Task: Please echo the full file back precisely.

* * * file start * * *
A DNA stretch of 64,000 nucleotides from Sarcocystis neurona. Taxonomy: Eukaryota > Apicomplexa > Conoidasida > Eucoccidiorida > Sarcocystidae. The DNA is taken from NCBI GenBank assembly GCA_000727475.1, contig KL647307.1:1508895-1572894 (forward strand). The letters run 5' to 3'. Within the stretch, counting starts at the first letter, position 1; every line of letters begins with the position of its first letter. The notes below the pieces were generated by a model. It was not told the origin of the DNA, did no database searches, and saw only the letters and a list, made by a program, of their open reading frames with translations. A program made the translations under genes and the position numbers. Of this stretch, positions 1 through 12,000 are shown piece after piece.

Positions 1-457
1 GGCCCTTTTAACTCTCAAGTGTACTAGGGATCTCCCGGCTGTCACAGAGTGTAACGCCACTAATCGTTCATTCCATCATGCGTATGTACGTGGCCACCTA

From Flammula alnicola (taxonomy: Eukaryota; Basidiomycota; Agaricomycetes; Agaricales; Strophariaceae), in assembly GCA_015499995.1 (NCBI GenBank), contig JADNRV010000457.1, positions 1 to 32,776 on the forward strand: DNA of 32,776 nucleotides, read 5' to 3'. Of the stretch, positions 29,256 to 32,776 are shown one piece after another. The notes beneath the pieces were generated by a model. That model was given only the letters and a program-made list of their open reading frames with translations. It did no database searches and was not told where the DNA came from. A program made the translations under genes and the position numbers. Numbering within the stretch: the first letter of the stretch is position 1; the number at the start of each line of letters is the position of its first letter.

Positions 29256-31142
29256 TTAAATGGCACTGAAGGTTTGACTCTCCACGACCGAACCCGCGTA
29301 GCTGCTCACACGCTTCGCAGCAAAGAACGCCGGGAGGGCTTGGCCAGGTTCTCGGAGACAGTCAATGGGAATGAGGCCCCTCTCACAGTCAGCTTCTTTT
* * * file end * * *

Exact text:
A DNA stretch of 64,000 nucleotides from Sarcocystis neurona. Taxonomy: Eukaryota > Apicomplexa > Conoidasida > Eucoccidiorida > Sarcocystidae. The DNA is taken from NCBI GenBank assembly GCA_000727475.1, contig KL647307.1:1508895-1572894 (forward strand). The letters run 5' to 3'. Within the stretch, counting starts at the first letter, position 1; every line of letters begins with the position of its first letter. The notes below the pieces were generated by a model. It was not told the origin of the DNA, did no database searches, and saw only the letters and a list, made by a program, of their open reading frames with translations. A program made the translations under genes and the position numbers. Of this stretch, positions 1 through 12,000 are shown piece after piece.

Positions 1-457
1 GGCCCTTTTAACTCTCAAGTGTACTAGGGATCTCCCGGCTGTCACAGAGTGTAACGCCACTAATCGTTCATTCCATCATGCGTATGTACGTGGCCACCTA

From Flammula alnicola (taxonomy: Eukaryota; Basidiomycota; Agaricomycetes; Agaricales; Strophariaceae), in assembly GCA_015499995.1 (NCBI GenBank), contig JADNRV010000457.1, positions 1 to 32,776 on the forward strand: DNA of 32,776 nucleotides, read 5' to 3'. Of the stretch, positions 29,256 to 32,776 are shown one piece after another. The notes beneath the pieces were generated by a model. That model was given only the letters and a program-made list of their open reading frames with translations. It did no database searches and was not told where the DNA came from. A program made the translations under genes and the position numbers. Numbering within the stretch: the first letter of the stretch is position 1; the number at the start of each line of letters is the position of its first letter.

Positions 29256-31142
29256 TTAAATGGCACTGAAGGTTTGACTCTCCACGACCGAACCCGCGTA
29301 GCTGCTCACACGCTTCGCAGCAAAGAACGCCGGGAGGGCTTGGCCAGGTTCTCGGAGACAGTCAATGGGAATGAGGCCCCTCTCACAGTCAGCTTCTTTT